"In Memoriam: Ross Doughty ’68"

In Memoriam: Ross Doughty ’68

Ross Doughty ’68, a proud Ursinus alumnus, longtime professor and historian, and celebrated member of the Ursinus community for more than 50 years, passed away on Thursday, March 28, after a valiant battle with ALS.

Doughty dedicated his life to education and to Ursinus, graduating in 1968 with a bachelor’s degree in history. He went on to earn his master’s degree and Ph.D. in European history from Harvard University and, in addition to his training as a British historian, studied early modern and modern Europe, Germany, military history, international politics and world history.

At Ursinus, Doughty anchored the history program since 1975, in addition to leading Ursinus in a number of other capacities. He was history department chair for 19 years over two extended terms and lent his leadership to the education department as acting chair. He also assisted in the establishment of the East Asian studies minor and enthusiastically supported the international relations program.

“Ross Doughty was an amazing mentor to me as an undergraduate at Ursinus, a terrific and supportive colleague after I joined the English department, and a close friend for over 40 years,” said Rebecca Jaroff ’81, an associate professor of English. “He inspired us to be the best at what we do, and his example will live on in all of us who knew him, as we both mourn his loss and honor his legacy.”

He won the Lindback Award for Distinguished Teaching in 1980 and in 1993 and was one of the first people to be inducted into the Tau Chapter of Phi Beta Kappa at Ursinus. Deeply committed to the transformative value of international education, Doughty served as codirector of the Ursinus in Tübingen program and was co-leader of the summer study in Japan program, as well as a visiting professor of history and English at Tohoku Gakuin University in Sendai, Japan.

He was the Ursinus campus coordinator of the Bucks and Montgomery County regional National History Day program since its inception in 1996, a program that was renamed in his honor in March of last year. Doughty served on the executive council of the Speaker’s House in Trappe; was the history department co-organizer of the Ursinus College Yom Hashoah (Holocaust remembrance) program; was the college representative for James Madison scholarships; and served as a reviewer for several history textbooks and manuscripts. Most recently, Ursinus honored Ross with the 2019 Henry P. and M. Page Laughlin Educator Award for outstanding contributions in the field of education.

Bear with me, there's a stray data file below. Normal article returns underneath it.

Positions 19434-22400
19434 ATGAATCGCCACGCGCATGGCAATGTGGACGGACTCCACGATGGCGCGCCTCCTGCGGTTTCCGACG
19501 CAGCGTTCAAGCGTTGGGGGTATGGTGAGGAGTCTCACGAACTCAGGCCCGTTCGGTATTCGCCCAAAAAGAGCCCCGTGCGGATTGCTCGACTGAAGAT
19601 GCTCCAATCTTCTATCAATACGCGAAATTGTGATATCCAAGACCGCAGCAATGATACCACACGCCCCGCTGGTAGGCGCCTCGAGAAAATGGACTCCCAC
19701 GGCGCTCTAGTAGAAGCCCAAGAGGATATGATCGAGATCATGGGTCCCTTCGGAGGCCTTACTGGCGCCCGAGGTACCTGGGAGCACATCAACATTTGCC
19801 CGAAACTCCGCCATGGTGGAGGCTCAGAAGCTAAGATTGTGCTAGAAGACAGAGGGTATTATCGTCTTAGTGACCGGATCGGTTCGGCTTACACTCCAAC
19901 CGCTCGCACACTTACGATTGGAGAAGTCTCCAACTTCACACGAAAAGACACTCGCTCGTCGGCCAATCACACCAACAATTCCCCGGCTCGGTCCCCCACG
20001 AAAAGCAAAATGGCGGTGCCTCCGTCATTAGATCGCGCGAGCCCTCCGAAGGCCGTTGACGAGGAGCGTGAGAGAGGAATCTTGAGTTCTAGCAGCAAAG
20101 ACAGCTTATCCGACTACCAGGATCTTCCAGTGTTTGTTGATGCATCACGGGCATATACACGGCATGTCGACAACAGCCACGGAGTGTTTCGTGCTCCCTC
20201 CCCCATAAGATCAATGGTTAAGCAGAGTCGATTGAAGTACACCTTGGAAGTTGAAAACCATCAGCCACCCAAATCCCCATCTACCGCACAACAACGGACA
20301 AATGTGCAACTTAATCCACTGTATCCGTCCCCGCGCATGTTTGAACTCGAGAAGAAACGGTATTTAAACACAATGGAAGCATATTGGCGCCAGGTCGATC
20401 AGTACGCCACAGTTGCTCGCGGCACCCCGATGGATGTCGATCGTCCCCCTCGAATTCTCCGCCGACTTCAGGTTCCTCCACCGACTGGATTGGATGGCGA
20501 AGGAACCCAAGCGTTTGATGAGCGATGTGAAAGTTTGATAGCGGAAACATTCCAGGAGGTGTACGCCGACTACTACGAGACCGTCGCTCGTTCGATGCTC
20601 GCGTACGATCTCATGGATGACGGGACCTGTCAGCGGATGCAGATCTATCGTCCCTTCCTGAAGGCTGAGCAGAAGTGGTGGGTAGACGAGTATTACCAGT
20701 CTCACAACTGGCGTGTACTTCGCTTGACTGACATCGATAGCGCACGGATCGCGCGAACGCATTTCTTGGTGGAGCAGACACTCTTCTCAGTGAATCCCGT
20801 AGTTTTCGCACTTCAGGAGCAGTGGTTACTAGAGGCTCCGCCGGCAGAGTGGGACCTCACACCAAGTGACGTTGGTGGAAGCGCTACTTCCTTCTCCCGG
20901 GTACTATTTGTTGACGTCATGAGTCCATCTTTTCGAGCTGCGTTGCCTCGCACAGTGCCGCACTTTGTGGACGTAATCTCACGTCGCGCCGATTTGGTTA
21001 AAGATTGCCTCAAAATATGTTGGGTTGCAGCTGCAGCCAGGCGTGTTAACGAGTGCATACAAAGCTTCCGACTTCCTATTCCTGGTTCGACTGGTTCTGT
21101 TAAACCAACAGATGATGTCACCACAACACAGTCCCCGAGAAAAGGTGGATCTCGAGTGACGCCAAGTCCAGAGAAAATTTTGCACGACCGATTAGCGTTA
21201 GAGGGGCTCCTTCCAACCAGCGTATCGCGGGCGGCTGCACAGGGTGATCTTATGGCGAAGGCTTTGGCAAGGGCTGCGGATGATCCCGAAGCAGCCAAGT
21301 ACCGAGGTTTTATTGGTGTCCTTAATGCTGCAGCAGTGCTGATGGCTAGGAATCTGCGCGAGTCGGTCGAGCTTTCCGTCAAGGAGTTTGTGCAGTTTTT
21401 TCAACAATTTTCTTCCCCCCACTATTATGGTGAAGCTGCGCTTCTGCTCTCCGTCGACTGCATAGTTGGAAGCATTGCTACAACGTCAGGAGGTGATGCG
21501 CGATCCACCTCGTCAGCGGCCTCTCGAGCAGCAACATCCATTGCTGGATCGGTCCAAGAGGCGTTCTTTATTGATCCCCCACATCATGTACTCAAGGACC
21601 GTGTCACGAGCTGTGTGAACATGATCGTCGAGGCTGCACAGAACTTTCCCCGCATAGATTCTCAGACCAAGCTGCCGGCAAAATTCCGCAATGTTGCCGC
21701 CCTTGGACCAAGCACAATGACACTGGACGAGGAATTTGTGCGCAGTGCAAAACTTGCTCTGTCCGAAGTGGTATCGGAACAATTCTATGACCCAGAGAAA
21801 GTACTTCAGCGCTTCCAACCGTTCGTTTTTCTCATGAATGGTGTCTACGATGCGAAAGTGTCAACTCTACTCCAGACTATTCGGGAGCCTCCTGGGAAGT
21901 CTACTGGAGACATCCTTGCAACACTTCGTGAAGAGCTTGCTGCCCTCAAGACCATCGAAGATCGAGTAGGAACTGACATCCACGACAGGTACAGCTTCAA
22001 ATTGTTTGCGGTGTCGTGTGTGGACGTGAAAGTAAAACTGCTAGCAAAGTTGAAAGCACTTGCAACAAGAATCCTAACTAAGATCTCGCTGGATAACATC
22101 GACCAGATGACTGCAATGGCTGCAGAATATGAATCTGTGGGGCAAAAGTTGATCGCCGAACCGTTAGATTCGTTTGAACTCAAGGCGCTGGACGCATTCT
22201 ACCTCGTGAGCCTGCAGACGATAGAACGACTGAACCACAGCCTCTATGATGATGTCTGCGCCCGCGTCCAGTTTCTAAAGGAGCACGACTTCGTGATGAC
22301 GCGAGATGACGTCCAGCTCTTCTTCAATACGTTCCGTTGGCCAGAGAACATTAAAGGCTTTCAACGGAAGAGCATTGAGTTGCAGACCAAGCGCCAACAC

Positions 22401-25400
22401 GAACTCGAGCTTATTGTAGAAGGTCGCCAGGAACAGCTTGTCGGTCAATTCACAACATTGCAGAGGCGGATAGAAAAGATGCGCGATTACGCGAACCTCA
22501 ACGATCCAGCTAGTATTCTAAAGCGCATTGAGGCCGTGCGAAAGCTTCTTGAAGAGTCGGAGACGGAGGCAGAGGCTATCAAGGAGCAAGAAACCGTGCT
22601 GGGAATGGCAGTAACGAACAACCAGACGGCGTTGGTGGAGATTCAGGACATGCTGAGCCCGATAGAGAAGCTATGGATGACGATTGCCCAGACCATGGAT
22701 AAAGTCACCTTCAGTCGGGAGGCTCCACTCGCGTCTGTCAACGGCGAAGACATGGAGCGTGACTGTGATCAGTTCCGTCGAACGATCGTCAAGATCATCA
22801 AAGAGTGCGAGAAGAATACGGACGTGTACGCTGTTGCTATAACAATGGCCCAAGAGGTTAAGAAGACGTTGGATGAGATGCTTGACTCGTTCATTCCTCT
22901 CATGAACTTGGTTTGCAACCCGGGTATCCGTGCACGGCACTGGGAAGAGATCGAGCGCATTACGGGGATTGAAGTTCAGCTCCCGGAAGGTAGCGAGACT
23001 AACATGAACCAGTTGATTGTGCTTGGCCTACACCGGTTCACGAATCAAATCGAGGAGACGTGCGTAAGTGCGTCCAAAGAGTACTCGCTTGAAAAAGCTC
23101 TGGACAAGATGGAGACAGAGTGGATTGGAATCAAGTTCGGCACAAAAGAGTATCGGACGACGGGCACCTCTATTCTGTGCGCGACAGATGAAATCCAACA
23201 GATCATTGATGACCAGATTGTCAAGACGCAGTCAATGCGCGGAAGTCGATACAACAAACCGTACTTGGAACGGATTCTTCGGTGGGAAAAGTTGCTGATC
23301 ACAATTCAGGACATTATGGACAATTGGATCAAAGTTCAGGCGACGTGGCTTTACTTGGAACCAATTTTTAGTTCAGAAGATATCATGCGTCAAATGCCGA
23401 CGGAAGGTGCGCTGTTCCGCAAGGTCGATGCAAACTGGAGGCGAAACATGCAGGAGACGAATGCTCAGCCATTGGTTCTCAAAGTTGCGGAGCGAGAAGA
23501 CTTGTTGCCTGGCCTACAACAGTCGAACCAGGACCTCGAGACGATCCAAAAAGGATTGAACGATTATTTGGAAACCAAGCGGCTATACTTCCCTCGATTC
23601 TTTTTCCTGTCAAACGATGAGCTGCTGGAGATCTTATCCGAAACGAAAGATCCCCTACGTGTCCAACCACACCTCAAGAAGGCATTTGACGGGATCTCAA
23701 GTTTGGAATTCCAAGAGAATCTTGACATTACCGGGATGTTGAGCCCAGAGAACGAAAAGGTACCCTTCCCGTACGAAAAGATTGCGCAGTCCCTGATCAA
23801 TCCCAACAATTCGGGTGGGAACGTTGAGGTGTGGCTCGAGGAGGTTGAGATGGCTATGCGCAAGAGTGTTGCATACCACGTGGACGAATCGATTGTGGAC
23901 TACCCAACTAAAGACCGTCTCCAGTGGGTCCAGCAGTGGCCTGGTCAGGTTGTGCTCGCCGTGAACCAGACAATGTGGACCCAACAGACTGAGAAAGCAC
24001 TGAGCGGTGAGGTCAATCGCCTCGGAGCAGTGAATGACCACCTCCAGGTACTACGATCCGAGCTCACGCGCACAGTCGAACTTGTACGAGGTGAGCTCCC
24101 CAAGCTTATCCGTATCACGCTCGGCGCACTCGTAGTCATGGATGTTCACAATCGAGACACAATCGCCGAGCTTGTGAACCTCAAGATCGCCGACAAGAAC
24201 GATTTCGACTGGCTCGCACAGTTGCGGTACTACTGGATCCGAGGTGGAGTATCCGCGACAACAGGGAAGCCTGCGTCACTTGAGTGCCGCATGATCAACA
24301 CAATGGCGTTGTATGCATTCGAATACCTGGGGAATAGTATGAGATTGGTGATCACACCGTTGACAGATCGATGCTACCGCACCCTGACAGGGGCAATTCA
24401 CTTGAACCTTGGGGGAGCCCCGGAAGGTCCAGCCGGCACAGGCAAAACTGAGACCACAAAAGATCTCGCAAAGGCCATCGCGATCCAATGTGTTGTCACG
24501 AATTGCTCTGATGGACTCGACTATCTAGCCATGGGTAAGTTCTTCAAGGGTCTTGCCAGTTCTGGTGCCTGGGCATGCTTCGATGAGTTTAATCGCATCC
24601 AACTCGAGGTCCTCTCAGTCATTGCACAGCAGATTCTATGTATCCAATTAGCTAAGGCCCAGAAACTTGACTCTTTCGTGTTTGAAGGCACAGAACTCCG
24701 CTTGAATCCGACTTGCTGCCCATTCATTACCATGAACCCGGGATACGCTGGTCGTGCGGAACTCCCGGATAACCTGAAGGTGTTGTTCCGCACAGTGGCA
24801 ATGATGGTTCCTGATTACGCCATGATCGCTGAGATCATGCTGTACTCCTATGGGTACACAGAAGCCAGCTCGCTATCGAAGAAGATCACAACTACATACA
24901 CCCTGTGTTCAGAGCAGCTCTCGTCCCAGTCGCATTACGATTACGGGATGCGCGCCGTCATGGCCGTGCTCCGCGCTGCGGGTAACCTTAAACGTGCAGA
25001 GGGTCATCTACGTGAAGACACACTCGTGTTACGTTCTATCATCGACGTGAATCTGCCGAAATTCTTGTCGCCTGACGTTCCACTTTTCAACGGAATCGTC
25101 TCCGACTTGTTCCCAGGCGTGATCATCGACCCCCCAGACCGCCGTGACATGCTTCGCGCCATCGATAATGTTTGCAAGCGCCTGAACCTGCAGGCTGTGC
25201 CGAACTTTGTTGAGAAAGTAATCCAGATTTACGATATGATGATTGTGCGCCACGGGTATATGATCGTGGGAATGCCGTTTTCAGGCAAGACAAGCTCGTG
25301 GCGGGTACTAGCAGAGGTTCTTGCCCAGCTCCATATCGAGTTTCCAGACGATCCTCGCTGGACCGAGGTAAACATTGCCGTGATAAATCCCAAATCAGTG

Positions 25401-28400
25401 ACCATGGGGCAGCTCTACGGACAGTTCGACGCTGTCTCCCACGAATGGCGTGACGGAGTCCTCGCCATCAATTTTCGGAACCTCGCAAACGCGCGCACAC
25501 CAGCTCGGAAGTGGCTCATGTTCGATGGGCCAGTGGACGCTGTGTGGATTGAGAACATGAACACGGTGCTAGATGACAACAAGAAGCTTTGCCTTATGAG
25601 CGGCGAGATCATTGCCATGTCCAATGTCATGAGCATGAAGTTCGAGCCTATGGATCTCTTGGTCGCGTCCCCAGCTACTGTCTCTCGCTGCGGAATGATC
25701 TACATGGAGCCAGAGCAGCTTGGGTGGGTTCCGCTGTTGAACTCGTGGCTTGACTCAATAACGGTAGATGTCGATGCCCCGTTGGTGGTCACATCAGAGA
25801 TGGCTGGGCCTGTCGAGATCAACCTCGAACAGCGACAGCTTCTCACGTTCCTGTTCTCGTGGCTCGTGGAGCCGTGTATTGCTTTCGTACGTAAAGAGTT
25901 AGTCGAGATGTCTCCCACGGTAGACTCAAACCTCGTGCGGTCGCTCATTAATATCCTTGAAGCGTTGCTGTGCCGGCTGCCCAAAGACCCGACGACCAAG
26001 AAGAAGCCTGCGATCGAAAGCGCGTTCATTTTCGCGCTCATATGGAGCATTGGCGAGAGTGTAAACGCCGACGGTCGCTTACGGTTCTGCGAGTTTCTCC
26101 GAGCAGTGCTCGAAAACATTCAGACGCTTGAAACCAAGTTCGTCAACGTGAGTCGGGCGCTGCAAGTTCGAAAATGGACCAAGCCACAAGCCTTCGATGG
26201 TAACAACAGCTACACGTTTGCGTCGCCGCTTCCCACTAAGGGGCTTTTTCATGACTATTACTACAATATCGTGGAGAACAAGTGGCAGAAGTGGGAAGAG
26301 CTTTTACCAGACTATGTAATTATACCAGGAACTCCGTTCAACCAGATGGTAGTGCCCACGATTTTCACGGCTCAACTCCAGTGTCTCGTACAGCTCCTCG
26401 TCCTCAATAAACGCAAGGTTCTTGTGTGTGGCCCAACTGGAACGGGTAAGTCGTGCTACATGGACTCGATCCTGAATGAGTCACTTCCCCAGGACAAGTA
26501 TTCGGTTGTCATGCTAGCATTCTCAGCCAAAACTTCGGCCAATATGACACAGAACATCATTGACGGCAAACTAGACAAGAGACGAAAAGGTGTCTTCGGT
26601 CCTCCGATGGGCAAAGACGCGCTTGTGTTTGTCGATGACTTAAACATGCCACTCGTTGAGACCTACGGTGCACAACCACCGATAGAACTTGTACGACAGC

“I would not be the person and the academic I am today without Ross’s example to guide me and his generous, unwavering mentorship to support me,” said Susanna Throop, an associate professor and department chair of history. “I remember that when my first monograph came out, I gave him a copy. I learned from students and colleagues that he carried that book with him all day, to classes and meetings, showing it to everyone he encountered. I don’t have words for how tremendous his pride in me made me feel. Now, as I continue to grow as a leader, I think of Ross—his example, and his faith in me—virtually on a daily basis. He will always be with me, and I’m so grateful to have known him.”

A memorial service was held on Saturday, May 4, in Bomberger Hall. Memorial contributions may be made to the ALS Hope Foundation or the S. Ross Doughty ’68 Endowed Scholarship at Ursinus College.